Bean capacity: 100 grams (BIG)
Price: $$ (Check Pricing)
Size: 6.6″ x 3.7″ x 7.7″ (on the Medium-Large size, best for home use. For traveling best to get something smaller like the Hario Mini-Slim Plus or another small hand grinder)
5) JavaPresse Manual Coffee Grinder
The JavaPresse is a solid little hand grinder that can take almost anything you can throw at/into it.
It’s perfect for those that want to get more into coffee and upping their game a bit, but are on a tight budget and/or travel lots and want to avoid getting questionable coffee while doing so.
It’s been labeled by some as a Porlex knock-off, but for the price and grind quality it’s a pretty solid little hand grinder (even though it’s not made in Japan like the Porlex) and it has it solidly has its place on this list. Not only that, it’s also been near the top of the Amazon bestseller list for many years (which is not an easy thing to do and speaks a lot of what this thing is capable of).
The JavaPresse gets the job done and is like that tough and hard-working neighbor (or friend) you have that is unassuming, not into anything flashy or trendy, but is solid and reliable.
It can brew just about anything from super fine Turkish to coarse French press very well with consistency non-ICS folks wouldn’t scoff about, leading to a tasty cup of espresso or a strong Aeropress brew.
It looks good with it’s shiny stainless steel body and feels nice in your hand too.
Like everything, it has some flaws if you look over the Amazon reviews, mainly due to folks having overly high expectations and not reading the manual on how to adjust for grind size, it uses the “click” system and takes a little getting used to and some experimentation to listen and count the “clicks” to get the grinds just how you like them.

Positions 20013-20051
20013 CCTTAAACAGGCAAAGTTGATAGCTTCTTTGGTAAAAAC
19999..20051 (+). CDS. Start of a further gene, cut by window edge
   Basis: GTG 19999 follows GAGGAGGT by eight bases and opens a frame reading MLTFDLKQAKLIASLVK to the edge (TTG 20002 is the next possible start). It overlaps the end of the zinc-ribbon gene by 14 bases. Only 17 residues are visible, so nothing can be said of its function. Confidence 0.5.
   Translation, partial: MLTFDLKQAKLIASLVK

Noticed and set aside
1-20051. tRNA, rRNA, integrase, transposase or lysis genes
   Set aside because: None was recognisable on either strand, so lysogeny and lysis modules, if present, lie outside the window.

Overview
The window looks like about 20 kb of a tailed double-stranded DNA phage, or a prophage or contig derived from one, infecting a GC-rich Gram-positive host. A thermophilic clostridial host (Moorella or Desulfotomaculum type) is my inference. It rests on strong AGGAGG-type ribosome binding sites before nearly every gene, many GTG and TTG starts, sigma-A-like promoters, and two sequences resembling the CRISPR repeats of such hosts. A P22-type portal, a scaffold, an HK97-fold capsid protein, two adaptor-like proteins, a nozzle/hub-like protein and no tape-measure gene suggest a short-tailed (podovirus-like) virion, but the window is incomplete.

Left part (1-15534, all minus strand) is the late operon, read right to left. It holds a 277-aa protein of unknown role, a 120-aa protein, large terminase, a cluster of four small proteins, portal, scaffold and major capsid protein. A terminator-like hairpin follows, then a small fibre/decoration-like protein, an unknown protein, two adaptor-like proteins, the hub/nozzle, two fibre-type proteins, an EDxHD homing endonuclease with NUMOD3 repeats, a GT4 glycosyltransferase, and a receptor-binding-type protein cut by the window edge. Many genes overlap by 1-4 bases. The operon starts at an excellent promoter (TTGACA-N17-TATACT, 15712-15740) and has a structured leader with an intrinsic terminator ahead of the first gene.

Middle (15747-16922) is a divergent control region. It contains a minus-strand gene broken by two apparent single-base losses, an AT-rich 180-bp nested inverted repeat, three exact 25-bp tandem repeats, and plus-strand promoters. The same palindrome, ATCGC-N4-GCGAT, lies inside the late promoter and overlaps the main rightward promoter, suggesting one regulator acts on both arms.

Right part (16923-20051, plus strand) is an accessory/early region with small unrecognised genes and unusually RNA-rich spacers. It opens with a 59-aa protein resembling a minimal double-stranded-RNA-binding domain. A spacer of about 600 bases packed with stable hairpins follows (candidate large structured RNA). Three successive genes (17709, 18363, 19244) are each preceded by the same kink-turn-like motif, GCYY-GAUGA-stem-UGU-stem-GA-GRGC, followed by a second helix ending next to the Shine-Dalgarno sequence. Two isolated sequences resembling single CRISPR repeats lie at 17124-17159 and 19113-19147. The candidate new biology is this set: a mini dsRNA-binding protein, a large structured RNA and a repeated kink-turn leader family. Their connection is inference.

Almost everyone I know that’s read the instructions and gives it a few tries gets it within a few cups.
Another major plus is how small it easy, making it easy to take with you while traveling or taking up very little counter or storage space if you don’t have lots of room.
Grind settings: ~18 grind settings (from Turkish coffee to espresso [super-fine to fine] and up to French press [coarse], it uses the “click” system and you turn and count the clicks you hear, since everyone’s a little different in what size grinds they need for how they’re brewing there’s some experimentation and trial and error involved to get it exactly how you like it)
Bean capacity: 40 grams (Small)
Price: $ (Check Pricing)
Size: 1.8″ x 7.5″ x 1.8″ (Small-Medium, good for travel or small counter/storage space)
Recap & Happy Coffee’ing
Each of these grinders will check most of the boxes and cover the basics, delivering a greatly improved coffee experience over pre-ground, single serve capsules or blade ground coffee.
In the end you should take your own needs/wants into consideration and get the grinder that makes the most sense for your situation, even though my top pick is the Handground Precision grinder, for others it might be too big or modern.
If you have any other these grinders (or ones not covered that you think should be included) feel free to comment below.
These are my opinions, based on my experience, so it’s not an exhaustive or definitive list, just one persons take on some good options for upping your coffee game without spending tons of money or becoming an ICS coffee snob.